Ra Pharmaceuticals is enrolling adults with generalized myasthenia gravis (gMG) in RAISE, its global and pivotal Phase 3 trial evaluating the safety and efficacy of zilucoplan, the Muscular Dystrophy Association (MDA) has announced.
The company started preparing to launch the RAISE (NCT04115293) study in early 2019, and began patient dosing later that year. Recruitment is now underway at multiple sites in the U.S., Canada, France, Germany, Italy, Japan, Norway, Spain, and the U.K.
Additional information on trial contacts and recruiting sites can be found here.
Formerly known as RA101495, zilucoplan is an artificial peptide (or small protein) that binds to a protein called complement 5 (C5), blocking its activity and preventing the overactivation of the complement system. This system, which comprises a set of more than 50 blood proteins that form part of the body’s immune defenses, is thought to be involved in the formation of harmful auto-reactive antibodies in myasthenia gravis (MG).
The therapy has been granted orphan drug status by the U.S. Food and Drug Administration to treat MG. It is being developed by Ra Pharma, now part of UCB BioSciences, to treat people with gMG, immune-mediated necrotizing myopathy (IMNM), and other rare complement system disorders currently lacking treatment options.
RAISE is a randomized, double-blind, placebo-controlled Phase 3 trial, assessing the efficacy, safety, and tolerability of zilucoplan when self-administered at home at a daily dose of 0.3 mg/kg by a subcutaneous (under the skin) injection for 12 weeks, compared with a placebo injection.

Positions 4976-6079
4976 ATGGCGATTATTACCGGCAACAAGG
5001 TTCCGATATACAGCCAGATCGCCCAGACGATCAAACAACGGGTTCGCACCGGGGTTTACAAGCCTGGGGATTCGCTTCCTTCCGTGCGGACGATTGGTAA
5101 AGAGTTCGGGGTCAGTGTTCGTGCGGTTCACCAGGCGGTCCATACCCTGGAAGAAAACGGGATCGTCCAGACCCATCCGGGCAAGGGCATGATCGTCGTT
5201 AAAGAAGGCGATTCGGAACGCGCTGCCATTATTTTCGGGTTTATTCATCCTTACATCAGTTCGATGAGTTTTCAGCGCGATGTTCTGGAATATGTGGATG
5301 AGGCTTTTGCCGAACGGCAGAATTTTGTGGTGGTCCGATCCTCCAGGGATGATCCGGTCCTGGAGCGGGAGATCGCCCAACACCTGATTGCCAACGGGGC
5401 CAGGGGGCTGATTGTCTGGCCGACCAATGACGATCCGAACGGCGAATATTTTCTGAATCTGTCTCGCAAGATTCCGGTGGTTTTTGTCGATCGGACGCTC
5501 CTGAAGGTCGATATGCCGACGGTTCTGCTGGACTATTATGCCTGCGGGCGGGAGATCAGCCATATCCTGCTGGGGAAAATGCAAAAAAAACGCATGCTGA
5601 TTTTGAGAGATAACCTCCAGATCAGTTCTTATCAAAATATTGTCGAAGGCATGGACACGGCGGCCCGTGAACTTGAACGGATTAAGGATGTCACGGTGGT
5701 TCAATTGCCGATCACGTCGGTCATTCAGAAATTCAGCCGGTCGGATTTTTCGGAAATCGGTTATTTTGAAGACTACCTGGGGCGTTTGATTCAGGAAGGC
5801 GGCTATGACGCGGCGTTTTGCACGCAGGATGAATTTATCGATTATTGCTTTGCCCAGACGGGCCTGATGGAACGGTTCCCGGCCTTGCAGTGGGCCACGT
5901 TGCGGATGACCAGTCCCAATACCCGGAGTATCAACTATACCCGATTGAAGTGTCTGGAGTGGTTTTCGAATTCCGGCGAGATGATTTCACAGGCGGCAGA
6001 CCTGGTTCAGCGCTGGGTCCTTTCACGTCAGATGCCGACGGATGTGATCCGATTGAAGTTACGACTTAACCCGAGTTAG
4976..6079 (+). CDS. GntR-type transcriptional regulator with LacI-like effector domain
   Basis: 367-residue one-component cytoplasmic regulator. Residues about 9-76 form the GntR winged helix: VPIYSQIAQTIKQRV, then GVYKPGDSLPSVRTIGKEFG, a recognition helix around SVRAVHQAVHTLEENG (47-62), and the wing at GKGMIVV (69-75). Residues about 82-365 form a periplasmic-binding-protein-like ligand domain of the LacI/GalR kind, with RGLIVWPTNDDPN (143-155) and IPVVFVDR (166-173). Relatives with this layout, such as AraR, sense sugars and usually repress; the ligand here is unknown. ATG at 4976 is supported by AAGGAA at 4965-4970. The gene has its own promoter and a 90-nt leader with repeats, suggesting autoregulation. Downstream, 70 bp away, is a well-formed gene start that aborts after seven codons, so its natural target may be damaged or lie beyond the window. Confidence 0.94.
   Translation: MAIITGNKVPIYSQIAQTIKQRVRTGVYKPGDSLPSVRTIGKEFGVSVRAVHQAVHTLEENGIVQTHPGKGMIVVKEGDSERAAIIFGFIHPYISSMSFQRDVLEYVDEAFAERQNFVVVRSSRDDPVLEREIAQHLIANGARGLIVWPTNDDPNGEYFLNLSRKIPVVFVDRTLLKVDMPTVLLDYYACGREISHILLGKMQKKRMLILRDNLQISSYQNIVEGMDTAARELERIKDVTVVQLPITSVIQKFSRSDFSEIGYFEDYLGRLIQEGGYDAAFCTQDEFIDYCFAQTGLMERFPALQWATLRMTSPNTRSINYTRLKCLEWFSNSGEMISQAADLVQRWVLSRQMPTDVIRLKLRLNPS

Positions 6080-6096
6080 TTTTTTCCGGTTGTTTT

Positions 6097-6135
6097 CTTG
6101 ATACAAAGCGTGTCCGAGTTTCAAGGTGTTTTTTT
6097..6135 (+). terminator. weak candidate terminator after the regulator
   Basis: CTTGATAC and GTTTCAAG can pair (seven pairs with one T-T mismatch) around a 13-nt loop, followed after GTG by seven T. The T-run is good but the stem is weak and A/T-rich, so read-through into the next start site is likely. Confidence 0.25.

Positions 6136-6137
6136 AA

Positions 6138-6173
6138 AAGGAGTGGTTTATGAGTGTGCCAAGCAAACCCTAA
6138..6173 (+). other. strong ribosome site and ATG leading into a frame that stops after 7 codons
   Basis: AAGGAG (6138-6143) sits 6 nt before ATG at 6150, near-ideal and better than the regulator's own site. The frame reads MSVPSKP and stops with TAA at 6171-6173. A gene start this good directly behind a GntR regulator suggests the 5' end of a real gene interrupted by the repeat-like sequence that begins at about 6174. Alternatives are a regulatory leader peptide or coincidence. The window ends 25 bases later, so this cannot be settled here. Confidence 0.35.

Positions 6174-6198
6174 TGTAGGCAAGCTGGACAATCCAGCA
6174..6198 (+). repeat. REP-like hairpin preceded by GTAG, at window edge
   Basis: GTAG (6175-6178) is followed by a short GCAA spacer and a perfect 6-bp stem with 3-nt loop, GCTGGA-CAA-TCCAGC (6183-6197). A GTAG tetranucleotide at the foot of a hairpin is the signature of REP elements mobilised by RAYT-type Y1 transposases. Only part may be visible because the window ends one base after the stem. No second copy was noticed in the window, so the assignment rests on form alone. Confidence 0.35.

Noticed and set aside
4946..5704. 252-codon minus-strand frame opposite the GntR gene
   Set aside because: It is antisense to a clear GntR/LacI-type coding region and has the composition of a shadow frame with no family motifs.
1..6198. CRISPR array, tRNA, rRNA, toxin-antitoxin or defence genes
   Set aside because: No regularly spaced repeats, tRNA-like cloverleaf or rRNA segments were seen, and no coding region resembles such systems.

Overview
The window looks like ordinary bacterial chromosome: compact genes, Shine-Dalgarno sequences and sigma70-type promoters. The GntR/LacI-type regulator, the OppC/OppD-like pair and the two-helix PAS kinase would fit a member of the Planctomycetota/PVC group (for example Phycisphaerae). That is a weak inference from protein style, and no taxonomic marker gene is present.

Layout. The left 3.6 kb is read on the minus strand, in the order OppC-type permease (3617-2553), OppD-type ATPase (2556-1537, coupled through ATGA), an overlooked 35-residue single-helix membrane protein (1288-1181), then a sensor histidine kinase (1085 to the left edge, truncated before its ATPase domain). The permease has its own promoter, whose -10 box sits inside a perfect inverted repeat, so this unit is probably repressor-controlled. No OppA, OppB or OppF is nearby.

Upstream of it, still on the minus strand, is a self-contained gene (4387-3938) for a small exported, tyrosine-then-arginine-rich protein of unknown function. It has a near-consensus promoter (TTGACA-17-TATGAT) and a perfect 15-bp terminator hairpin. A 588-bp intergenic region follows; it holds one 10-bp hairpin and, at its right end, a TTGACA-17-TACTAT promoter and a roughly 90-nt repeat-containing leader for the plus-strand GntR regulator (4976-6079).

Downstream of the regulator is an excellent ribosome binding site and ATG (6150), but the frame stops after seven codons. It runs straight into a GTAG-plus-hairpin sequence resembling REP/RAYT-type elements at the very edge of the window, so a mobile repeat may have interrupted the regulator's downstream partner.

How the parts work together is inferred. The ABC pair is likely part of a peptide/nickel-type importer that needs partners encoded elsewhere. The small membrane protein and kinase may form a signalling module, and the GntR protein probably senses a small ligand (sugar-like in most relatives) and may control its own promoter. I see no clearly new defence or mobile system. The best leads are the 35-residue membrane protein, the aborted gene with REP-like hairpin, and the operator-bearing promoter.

The study plans to enroll 130 adults with gMG, ages 18–75, who tested positive for the presence of self-reactive antibodies directed against the acetylcholine receptor (AChR), and whose MG treatments — immunosuppressive therapies and corticosteroids — did not change in the month leading up to enrollment. Eligible patients are also expected to not require changes to these therapies during the study.
Seven clinic examination visits are required of people participating in RAISE. Following two initial assessments during screening and at the study’s start, all will be re-evaluated after trial weeks one, two, four, eight, and 12.
The study’s main goal is to assess the therapy’s ability to improve participants’ engagement in daily life activities, a measure of the disease’s severity. This will be assessed at the close of the 12-week treatment period, using the Myasthenia Gravis Activities of Daily Living (MG-ADL) scale.
The secondary objective looks at zilucoplan’s ability to ameliorate patients’ muscle strength by measuring changes in the quantitative MG (QMG) score — a test of a patient’s level of muscle weakness — at the trial’s start and its end.
Patients who complete this main trial will be invited to enroll in an open-label long-term extension study, called RAISE-XT, to continue or start treatment with zilucoplan. Those not entering the extension study will be re-evaluated in a 40-day follow-up visit.
RAISE’s launch followed the completion of a Phase 2 trial (NCT03315130), in which gMG patients were randomly assigned to receive one of two daily doses of zilucoplan — 0.1 or 0.3 mg/kg — or a placebo, administered under the skin for 12 weeks.
Study findings showed that when given at the highest dose (0.3 mg/kg), zilucoplan significantly lowered both QMG and MG-ADL scores relative to the beginning of the study and compared with placebo.
The therapy was also found to be safe and well-tolerated, with only mild side effects reported and considered unrelated to zilucoplan. No serious side effects were reported.
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